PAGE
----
Why is Greenland’s ice sheet melting? Scientists say nighttime clouds act as a blanket to prevent warm air from escaping. Scientists say new satellite data will help improve future climate models to better inform policy decisions. Clouds play an important role in melting Greenland’s ice sheet, say scientists.
Rising global temperatures may be affecting the Greenland ice sheet – and its contribution to sea-level rise – in more serious ways that scientists imagined, a new study finds. Recent changes to the island’s snow and ice cover appear to have affected its ability to store excess water, meaning more melting ice may be running off into the ocean than previously thought.
via Washington Post
Arctic permafrost has become a discussion point in the climate change debate because of the large amounts of carbon dioxide and methane that are released when it thaws. Rising temperatures in the Arctic are concerning for scientists, who are worried that thawing permafrost will become a major contributor to global emissions of greenhouse gases, writes The Washington Post.
via Design & Trend
From his seat in the small plane flying over the largest remaining swath of American wilderness, Bruce Babbitt thought he could envision the legacy of one of his proudest achievements as Interior secretary in the Clinton administration.
President Obama will appear Thursday night on the NBC reality show ” Running Wild with Bear Grylls.” The episode, which was filmed in September, follows the president on a walking tour with wilderness survival expert Bear Grylls around Alaska’s shrinking Exit Glacier. It airs on NBC Dec. 17 at 10 p.m.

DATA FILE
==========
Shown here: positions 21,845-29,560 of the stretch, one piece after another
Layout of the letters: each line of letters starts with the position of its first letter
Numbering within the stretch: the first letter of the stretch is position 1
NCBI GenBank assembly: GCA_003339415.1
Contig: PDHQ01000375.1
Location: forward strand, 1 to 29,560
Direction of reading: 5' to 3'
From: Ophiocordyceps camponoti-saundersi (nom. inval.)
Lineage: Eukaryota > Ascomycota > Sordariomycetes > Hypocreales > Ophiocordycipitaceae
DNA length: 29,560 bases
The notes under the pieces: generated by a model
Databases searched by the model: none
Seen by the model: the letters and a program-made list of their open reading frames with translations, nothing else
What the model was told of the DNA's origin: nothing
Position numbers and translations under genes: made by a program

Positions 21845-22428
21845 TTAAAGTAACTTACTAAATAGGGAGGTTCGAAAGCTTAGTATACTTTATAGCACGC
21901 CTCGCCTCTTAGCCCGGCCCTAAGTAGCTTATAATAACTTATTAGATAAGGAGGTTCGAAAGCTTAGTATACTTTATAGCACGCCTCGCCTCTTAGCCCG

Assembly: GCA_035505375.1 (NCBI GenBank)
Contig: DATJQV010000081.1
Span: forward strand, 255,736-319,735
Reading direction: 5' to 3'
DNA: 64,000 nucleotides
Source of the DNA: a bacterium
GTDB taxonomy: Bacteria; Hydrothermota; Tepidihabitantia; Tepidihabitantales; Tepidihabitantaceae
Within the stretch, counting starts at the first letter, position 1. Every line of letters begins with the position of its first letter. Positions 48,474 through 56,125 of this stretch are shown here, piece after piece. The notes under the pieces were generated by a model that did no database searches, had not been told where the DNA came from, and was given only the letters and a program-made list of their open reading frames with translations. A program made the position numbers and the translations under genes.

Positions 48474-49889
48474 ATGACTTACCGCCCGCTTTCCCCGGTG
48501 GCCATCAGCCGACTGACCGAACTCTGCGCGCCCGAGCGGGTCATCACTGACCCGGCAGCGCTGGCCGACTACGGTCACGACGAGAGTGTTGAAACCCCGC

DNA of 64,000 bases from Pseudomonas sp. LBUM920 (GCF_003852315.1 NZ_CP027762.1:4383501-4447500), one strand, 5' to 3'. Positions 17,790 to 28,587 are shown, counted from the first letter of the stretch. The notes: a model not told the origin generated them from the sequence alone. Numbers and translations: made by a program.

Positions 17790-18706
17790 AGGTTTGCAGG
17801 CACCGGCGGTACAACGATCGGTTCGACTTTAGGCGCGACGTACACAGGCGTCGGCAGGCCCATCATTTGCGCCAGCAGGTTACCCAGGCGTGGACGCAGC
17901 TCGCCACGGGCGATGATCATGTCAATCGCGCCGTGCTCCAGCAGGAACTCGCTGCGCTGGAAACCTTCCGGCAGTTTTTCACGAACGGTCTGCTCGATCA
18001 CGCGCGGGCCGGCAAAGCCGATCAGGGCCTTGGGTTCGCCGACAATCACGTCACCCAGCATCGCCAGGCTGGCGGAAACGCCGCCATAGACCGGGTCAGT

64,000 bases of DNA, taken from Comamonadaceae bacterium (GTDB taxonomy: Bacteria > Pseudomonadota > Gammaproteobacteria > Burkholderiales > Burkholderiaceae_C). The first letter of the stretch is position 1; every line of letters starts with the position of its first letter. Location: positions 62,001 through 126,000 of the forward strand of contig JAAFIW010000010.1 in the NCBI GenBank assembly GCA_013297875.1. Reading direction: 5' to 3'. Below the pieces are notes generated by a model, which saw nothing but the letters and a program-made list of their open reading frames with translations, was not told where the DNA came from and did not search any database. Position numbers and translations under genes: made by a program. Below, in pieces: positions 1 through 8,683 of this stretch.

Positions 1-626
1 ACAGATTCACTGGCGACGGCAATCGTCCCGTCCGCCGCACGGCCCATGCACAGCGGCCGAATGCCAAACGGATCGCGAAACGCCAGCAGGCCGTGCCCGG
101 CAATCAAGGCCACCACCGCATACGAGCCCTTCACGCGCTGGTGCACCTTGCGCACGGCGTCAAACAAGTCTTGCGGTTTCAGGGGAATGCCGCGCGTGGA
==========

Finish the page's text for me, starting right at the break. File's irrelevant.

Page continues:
Watch Running Wild with Bear Grylls “President Barack Obama” episode (Season 2, Episode 9) on NBC.com
For the first time, climate researchers from the Centre for GeoGenetics at the Natural History Museum of Denmark, together with a national and an International team of researchers, have pubished in the scientific journal Nature their direct observations of the reduction and melting of the Greenland Ice Sheet during the latest 110 years.
This massive retrogressive thaw slump in the foothills of the Richardson Mountains near Fort McPherson, NT will soon catastrophically drain this lake
Using statistically modeled maps drawn from satellite data and other sources, U.S. Geological Survey scientists have projected that the near-surface permafrost that presently underlies 38 percent of boreal and arctic Alaska would be reduced by 16 to 24 percent by the end of the 21st century under widely accepted climate scenarios.
Rapid drainage of a small lake due to expansion of a retrogressive thaw slump about 20km northwest of Fort McPherson, Northwest Territories, Canada.